FORCE's XRAYS program, funded by the CDC, is a reliable resource for young breast cancer survivors and high-risk women to navigate through breast cancer research related news and information.
Breast cancer survivors
Women under 45
Women over 45
Men with breast cancer
Metastatic breast cancer
Triple negative breast cancer
BRCA mutation carriers
Her2+ breast cancer
Other mutations: TP53 (Li-Fraumeni)
Special populations: Families with pediatric cancers
Many genes are associated with increased cancer risk in adults, but it is unclear how common these mutations are in children with cancer. This study found that about 9% of children with cancer carry mutations in a gene that is known to increase cancer risk. Over half of the mutations were in the TP53 gene, which is associated with increased cancer risk at a young age and increased risk of breast cancer in adults.
How often mutations in genes associated with inherited cancer risk occur in children with cancer.
Knowing if a child’s cancer is caused by an inherited gene mutation that is associated with increased cancer risk may help doctors and scientists understand the growth of their cancer, expand options to care for the patient, and assure access to genetic counseling for the children’s families.
Mutations in genes associated with increased cancer risk in adults are also found in children with cancer. If pediatric cancer occurs in your family, you may want to talk to your doctor about genetic testing.
While numerous studies have examined the role of inherited mutations that cause adult cancer syndromes, less research has been conducted regarding inherited pediatric cancers. Some pediatric cancers are known to be inherited, yet the genetic basis of many is still unknown. In a paper published in the New England Journal of Medicine, Dr. James Downey and colleagues at the St. Jude Children’s Research Hospital sequenced over 500 different genes, including 65 genes associated with increased cancer risk, in patients who developed cancer before age 20.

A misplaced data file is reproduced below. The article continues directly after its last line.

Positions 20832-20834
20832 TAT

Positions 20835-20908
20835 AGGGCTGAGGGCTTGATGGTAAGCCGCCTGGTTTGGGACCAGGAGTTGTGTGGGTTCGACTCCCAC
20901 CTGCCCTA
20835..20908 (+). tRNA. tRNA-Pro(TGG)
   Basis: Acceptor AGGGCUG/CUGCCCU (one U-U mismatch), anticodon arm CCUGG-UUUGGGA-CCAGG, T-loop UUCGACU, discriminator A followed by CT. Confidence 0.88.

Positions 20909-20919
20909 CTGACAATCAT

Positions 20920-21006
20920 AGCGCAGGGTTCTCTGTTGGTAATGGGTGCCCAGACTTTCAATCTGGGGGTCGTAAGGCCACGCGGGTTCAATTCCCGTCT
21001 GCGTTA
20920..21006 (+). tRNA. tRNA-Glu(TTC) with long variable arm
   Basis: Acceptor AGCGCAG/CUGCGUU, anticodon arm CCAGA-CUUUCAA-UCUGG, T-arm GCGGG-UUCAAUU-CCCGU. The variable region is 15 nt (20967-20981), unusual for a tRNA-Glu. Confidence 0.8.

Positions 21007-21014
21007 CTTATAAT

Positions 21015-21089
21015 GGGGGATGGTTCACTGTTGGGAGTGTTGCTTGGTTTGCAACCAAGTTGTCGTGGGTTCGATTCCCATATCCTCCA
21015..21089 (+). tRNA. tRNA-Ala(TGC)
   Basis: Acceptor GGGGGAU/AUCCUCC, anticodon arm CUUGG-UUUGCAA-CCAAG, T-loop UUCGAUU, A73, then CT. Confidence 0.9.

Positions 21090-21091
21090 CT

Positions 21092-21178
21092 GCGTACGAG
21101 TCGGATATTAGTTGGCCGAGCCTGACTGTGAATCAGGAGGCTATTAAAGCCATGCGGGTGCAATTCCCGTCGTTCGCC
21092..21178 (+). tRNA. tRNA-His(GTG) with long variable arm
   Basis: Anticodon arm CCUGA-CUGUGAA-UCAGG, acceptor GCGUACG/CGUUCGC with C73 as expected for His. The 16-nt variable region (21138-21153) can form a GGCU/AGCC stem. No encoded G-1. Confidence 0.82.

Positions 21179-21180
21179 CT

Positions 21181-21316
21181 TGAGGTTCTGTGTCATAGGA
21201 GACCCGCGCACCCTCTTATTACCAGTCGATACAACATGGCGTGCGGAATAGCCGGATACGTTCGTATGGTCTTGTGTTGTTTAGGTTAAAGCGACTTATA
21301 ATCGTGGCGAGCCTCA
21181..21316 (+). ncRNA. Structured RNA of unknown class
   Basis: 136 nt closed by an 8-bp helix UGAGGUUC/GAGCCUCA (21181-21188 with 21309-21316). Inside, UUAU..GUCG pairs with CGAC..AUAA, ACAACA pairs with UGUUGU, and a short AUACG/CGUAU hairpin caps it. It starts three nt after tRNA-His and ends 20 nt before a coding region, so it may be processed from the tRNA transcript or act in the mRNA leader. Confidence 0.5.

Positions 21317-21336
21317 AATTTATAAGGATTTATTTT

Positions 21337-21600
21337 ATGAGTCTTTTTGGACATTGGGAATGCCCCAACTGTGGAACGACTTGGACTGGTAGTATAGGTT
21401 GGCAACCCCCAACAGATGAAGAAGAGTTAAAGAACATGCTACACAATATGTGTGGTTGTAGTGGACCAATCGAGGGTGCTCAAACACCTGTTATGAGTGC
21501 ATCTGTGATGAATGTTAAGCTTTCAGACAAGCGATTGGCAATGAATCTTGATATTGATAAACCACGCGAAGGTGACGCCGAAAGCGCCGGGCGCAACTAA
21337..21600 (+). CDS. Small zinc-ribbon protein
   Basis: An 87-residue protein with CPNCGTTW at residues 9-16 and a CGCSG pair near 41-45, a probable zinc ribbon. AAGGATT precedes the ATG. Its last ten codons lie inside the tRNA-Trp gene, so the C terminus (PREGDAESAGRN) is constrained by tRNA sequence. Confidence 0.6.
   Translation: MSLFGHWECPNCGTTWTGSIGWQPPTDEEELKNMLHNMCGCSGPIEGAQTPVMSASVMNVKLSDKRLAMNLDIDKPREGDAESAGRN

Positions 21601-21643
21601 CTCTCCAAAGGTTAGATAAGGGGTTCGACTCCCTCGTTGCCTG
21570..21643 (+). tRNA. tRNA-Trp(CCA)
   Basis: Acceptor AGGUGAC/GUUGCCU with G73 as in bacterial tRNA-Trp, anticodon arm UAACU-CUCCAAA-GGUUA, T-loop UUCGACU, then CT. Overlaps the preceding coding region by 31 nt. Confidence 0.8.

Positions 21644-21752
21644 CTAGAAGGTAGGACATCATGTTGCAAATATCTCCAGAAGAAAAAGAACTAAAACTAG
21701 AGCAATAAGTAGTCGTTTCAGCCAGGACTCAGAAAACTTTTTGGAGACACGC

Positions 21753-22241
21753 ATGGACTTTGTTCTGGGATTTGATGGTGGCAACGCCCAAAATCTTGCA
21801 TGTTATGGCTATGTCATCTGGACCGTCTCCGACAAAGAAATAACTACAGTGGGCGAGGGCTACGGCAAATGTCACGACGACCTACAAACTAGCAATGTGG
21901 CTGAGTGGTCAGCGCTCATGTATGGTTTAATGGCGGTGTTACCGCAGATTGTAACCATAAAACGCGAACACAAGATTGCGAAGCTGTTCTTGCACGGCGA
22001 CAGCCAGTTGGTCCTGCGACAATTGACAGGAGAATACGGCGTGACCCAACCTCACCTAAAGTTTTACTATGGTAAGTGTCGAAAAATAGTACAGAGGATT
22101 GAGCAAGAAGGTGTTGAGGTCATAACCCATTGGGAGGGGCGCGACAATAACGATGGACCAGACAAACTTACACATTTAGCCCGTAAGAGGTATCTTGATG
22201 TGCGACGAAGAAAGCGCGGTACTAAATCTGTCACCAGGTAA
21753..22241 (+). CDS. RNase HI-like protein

How many children with cancer have inherited mutations in a gene that increases cancer risk.
Researchers tested blood samples from 1,120 cancer patients under 20 years old who had various cancers, including:
Researchers also looked at genetic test results from people without cancer to determine how common mutations in these genes are in the general population. The samples came from:
This study did not consider whether or not parents or relatives of the pediatric cancer patients were also mutation carriers; researchers would not be able to tell if some mutations were new or were associated with a cancer risk within the family.
While the researchers found mutations that are known to increased cancer risk, the study did not directly show that the children’s cancers were caused by these mutations. This is particularly important in the case of gene mutations associated with adult-onset cancers, such as BRCA1, BRCA2, and PALB2.
About 9% of the 1,120 pediatric cancer patients had a mutation in a gene associated with increased cancer risk. This may reflect an underestimate, as the mutations included are already associated with a hereditary cancer syndrome (such as TP53 for Li-Fraumini syndrome, and BRCA for breast and ovarian cancer) and did not include other genes.
The fact that only 40% of the patients with mutations had a family history indicates that other factors should be involved in determining the need for genetic testing in children with cancer.
It is interesting that 8 of the children had mutations in the BRCA1, BRCA2, or PALB2 genes, which are known predispose adults to cancer. However, this study did not show that the mutations directly led to the cancer in these children. It is important to note that pediatric cancers are still quite rare, and only a very small percentage of patients in this study had mutations in BRCA or PALB2. The results establish no reason to think that mutations in BRCA1, BRCA2, or PALB2 increase risk of pediatric cancers.
Abnormalities in TP53, a gene that is already known to increase the risk of pediatric cancer, was the most commonly identified mutation in this study. National guidelines for management of people with mutations in TP53 include notifying pediatricians about increased risk of childhood cancers. Also, parents of children in families with known mutations in TP53 are currently offered the option to have their children undergo genetic testing.
Maris JM. “Defining Why Cancer Develops in Children.” New England Journal of Medicine. Published first online on November 18th, 2015.
Zhang J, Walsh MF, Wu G, et al. “Germline Mutations in Predisposition Genes in Pediatric Cancer.” New England Journal of Medicine. Published first online on November 18th, 2015.